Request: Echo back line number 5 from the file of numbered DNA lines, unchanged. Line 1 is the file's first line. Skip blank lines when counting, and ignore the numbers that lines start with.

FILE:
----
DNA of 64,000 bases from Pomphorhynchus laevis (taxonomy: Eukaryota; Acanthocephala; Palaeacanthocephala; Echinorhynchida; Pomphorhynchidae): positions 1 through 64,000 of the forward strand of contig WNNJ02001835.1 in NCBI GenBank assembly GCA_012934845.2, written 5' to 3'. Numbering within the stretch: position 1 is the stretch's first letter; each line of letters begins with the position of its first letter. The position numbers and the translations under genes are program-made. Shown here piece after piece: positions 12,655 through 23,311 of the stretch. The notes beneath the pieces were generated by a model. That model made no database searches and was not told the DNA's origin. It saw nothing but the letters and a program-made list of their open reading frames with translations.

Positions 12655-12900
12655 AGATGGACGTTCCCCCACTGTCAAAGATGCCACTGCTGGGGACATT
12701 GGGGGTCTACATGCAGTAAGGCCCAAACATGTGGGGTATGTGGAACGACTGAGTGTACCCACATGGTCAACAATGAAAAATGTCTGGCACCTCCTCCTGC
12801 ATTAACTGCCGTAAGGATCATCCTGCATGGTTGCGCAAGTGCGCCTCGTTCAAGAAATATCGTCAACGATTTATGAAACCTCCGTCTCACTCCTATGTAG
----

12801 ATTAACTGCCGTAAGGATCATCCTGCATGGTTGCGCAAGTGCGCCTCGTTCAAGAAATATCGTCAACGATTTATGAAACCTCCGTCTCACTCCTATGTAG